The multiple-stakeholder group stemmed from farmers’ concerns “that they don’t want to pay multiple organizations to focus on the same issues,” Pulse Canada CEO Gordon Bacon said in a separate release Wednesday.
“To the credit of everyone at the table, the focus has been on the efficient delivery of effective outcomes.”
The $3.5 million going to the stakeholder groups includes $1.3 million to develop “new tools” for the Canadian grain, oilseed and pulse industries to measure the sustainability performance of Canadian agriculture. That information, the federal government said, can be used to “demonstrate compliance with food industry assurance systems.”
The sustainability initiative, Pulse Canada said, takes in the Canadian Canola Growers Association, Grain Farmers of Ontario, Prairie Oat Growers Association, Manitoba Pulse Growers Association, CropLife Canada, Canadian Fertilizer Institute, Canadian Association of Agri-Retailers, General Mills, Cargill, Syngenta, Farmers Edge, AgriTrend, Ducks Unlimited Canada and Pulse Canada.
Those groups, Pulse Canada said, “are working to develop market-driven, science-based, metrics that will improve the understanding and marketability of Canadian agriculture’s sustainability story.”
Another $870,261 will go to increase demand for Canadian pulses by marketing pulse crops on the basis of nutritional value, health benefits and sustainability.
That initiative, Pulse Canada said, is driven by “partnerships between the pulse industry and food companies from around the world” and each activity involved has “a commercial focus with direct links to commercial partners.”
Such partnerships, Pulse Canada said, “not only shorten the commercialization timeline, but also promote innovative thinking on development of food products that deliver improved nutrition and better health outcomes.”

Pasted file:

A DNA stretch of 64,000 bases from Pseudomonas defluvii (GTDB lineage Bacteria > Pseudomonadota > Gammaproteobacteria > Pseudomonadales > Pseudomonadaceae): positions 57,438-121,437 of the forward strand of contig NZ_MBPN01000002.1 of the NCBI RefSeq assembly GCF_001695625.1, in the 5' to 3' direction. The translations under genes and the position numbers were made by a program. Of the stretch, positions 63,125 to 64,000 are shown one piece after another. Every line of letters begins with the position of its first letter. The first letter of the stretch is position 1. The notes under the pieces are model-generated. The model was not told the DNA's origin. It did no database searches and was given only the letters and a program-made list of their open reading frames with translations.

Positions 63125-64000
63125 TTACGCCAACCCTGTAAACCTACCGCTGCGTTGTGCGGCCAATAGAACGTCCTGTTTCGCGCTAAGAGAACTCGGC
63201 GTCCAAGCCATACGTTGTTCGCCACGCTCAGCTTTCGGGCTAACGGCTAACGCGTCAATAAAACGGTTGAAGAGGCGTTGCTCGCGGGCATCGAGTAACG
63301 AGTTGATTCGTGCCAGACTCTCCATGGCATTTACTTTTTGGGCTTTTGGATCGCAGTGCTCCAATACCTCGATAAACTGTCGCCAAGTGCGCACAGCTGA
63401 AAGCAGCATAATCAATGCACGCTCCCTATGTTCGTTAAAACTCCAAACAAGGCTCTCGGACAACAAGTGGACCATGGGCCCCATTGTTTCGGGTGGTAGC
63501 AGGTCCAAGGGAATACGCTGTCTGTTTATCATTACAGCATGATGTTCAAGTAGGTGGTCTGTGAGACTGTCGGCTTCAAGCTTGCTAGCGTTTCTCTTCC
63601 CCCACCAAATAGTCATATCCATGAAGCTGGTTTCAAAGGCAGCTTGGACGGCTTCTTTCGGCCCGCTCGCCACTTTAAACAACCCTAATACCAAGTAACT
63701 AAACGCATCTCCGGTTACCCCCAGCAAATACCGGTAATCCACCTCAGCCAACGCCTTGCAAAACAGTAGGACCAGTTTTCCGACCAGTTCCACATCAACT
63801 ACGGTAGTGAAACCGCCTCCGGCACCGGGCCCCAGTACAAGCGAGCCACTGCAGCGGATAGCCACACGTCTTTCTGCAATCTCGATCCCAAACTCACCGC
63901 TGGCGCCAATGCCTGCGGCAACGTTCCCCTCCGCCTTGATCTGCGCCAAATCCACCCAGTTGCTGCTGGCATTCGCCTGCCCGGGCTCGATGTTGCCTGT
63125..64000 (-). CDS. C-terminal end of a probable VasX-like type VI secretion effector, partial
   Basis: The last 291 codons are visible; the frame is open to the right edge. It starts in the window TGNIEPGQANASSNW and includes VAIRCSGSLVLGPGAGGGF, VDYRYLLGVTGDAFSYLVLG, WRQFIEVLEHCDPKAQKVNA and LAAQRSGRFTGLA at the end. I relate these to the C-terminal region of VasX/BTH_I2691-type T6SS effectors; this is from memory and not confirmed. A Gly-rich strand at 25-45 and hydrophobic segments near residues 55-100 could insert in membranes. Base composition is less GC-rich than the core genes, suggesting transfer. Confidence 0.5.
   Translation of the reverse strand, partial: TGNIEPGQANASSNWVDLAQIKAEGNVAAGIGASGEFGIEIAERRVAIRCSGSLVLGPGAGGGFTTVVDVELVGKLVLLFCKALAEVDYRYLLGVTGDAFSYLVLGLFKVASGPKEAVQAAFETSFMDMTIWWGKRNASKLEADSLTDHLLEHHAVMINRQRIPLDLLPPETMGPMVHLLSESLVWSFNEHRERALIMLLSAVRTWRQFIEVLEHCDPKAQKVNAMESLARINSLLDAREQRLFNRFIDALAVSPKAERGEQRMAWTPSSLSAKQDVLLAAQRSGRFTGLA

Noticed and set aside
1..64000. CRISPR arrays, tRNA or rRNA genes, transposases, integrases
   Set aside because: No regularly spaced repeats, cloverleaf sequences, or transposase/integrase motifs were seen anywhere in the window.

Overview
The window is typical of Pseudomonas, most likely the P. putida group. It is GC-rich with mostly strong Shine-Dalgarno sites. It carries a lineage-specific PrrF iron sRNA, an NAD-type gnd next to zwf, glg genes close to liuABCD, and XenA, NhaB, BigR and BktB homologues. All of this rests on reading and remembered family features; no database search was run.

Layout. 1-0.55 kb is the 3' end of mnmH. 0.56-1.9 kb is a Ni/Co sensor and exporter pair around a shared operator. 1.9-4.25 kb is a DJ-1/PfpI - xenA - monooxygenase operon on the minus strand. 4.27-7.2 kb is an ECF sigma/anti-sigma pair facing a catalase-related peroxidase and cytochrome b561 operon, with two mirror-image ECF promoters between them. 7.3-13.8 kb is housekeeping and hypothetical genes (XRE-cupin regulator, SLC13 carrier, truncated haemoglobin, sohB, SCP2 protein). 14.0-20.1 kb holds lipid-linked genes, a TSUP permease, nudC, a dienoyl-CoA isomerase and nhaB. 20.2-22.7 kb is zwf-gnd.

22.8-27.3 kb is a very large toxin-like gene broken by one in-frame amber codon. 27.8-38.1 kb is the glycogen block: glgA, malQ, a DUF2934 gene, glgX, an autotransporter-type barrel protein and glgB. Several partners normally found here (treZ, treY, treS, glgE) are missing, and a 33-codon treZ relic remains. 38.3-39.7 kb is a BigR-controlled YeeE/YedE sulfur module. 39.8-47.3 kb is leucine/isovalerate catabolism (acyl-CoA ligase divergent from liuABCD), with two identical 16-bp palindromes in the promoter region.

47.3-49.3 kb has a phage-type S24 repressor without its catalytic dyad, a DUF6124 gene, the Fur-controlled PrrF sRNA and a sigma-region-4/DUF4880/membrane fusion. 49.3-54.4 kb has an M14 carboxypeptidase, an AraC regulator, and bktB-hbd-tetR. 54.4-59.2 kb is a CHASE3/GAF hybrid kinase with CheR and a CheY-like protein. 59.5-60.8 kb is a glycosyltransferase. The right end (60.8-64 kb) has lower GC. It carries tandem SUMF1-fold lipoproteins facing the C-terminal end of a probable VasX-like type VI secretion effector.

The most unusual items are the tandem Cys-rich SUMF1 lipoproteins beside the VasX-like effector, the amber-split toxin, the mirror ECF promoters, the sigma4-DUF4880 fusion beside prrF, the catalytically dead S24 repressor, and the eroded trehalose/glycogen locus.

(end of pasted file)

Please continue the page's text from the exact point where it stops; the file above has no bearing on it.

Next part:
The remaining $897,311 will go to engage key Canadian stakeholders in support of “elimination of trade barriers that limit growth opportunities in both established and emerging markets.”
That group, Pulse Canada said, also includes Croplife Canada, the Alberta Wheat Commission, Grain Growers of Canada, the Canadian Federation of Agriculture, the Canadian Horticultural Council, the Ontario Fruit and Vegetable Growers Association and the Manitoba Pulse Growers Association.
The federal government on Tuesday also pledged $270,000 for Pulse Canada from the federal AgriInnovation Program for the pulse sector to transfer “knowledge and expertise to the food processing and ingredients sector” for pulse-containing food products marketed with nutrition and health claims.
That funding, the government said, “will benefit pulse growers by increasing the use and demand for pulses in new and reformulated food products.”
“Regardless of the crop you grow or market, the end goal is the same,” Pulse Canada chairman Nick Sekulic said Wednesday. “It’s about maximizing profitability by driving costs down and driving value up. With so many common challenges and opportunities across this industry, it only makes sense that everyone pools their resources to get the job done efficiently and effectively.”
— AGCanada.com Network, with files from Lisa Guenther at CropSphere in Saskatoon.